By Barry C. Arnold
A variety of papers on Pareto distributions and similar themes have seemed because the first version of this hadbook. This ebook updates the preferred first version through interleafing advancements inequality indices, parametric households of Lorenz curves, Pareto techniques, hidden truncation, and more.
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Extra resources for Pareto Distributions Second Edition
Hagstroem (1960) mentioned both possibilities. Ericson had mixed success in his efforts to fit observed income distributions by his exponential model. Hagstroem (1960) flatly stated that the fit is unsatisfactory and discarded the model in favor of a Pareto model. The model can survive in a modified sense. Observed distributions might well be mixtures of distributions, which do arise by a coin shower mechanism. The resulting mixed exponential can have Pareto-like tail behavior. As mentioned in Chapter 1, use of a gamma mixing distribution leads to a Lomax or Pareto (II) distribution.
Pareto’s suggested laws will not be included in our list of models. In the final section of this chapter we will list several families of distributions which have been proposed as candidates for fitting or graduating income distributions, usually with little indication as to why the fit should be good. The two Pareto laws will appear in this list. The title, “model,” in this chapter, will be reserved for stochastic mechanisms which mirror, to some extent, socio-economic forces which affect income and which lead to delineation of at least some properties of resulting income distributions.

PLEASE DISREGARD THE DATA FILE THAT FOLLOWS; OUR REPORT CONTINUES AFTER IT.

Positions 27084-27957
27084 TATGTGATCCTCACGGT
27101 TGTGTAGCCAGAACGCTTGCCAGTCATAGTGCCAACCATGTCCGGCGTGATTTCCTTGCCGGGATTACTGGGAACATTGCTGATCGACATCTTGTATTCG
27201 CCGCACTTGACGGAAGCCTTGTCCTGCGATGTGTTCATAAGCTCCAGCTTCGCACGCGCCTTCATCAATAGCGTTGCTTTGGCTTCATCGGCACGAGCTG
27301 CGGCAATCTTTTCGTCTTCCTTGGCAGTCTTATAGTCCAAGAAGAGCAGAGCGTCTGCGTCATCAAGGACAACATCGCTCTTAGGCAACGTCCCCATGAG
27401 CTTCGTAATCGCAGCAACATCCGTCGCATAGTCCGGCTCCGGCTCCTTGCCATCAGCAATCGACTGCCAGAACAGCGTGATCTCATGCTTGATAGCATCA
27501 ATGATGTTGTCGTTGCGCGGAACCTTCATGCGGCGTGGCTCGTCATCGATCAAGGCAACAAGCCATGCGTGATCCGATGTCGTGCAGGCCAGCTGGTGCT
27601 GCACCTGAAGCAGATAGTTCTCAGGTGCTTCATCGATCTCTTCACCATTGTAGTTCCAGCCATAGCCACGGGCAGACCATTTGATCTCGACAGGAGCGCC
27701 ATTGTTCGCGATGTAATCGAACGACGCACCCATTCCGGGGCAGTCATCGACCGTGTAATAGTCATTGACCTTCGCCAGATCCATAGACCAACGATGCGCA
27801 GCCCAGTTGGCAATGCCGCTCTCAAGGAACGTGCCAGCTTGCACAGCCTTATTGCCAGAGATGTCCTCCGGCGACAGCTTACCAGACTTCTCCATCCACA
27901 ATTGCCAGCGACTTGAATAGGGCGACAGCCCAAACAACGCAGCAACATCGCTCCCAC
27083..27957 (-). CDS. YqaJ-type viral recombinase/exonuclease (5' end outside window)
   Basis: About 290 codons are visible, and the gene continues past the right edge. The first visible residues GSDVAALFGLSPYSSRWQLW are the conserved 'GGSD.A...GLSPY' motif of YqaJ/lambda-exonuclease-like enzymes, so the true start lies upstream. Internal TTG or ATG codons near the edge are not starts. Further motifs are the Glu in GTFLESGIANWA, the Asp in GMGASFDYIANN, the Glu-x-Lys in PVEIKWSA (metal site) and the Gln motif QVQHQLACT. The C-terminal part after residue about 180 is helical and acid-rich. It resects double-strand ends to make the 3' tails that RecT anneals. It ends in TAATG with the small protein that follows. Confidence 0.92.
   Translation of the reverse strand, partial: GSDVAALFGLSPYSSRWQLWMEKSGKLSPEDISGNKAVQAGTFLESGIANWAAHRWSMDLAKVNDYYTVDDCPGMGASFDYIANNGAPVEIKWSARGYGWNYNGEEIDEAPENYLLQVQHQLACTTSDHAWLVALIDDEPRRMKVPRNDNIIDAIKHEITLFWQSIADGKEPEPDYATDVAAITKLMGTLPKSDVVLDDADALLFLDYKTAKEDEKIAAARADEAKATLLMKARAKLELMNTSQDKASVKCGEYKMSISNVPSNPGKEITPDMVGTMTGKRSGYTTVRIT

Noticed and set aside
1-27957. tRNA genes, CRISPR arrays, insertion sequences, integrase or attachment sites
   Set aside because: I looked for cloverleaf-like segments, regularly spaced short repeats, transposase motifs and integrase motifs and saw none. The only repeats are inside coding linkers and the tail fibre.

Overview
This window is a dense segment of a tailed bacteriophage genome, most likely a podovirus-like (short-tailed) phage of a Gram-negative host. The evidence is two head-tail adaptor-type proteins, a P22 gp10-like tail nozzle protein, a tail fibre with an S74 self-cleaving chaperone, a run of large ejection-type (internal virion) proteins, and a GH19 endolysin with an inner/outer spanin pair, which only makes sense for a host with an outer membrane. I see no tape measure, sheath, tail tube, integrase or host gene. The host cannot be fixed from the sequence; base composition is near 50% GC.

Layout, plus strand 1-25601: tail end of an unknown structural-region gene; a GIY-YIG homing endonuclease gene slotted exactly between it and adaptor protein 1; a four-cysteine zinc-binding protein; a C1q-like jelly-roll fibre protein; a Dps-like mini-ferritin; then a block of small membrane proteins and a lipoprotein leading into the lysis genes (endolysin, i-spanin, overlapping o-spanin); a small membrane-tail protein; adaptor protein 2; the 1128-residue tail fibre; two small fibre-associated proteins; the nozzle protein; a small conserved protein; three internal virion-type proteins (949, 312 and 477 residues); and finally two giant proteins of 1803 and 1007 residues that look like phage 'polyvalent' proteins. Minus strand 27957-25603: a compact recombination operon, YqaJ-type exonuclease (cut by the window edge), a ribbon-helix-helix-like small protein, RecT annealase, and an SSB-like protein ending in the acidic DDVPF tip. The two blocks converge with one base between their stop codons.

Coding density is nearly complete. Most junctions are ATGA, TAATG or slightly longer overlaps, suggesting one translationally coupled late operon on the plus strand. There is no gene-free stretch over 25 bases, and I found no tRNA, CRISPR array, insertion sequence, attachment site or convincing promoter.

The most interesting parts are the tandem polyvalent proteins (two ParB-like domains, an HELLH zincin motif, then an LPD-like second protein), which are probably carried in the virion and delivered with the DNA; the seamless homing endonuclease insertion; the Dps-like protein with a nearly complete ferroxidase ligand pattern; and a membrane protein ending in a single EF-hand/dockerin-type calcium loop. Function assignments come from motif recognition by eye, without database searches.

A general trend of diminution of income inequality can be observed in the twentieth century (see Hagstroem, 1960). Watkins proposed instead that one plot log u against log L(u). These plots in his experience were approximately linear, and the corresponding slope could be used as a summary measure of concentration. Gini (1909) proposed a new summary index of inequality or concentration. It was not however the one which is now associated with his name. Perhaps tacitly assuming an underlying Pareto distribution, his index was obtained by plotting F(x), the proportion of people whose incomes exceed x, against F 1 (x), the proportion of the income of the population obtained by those individuals whose incomes exceed x.
Pareto Distributions Second Edition by Barry C. Arnold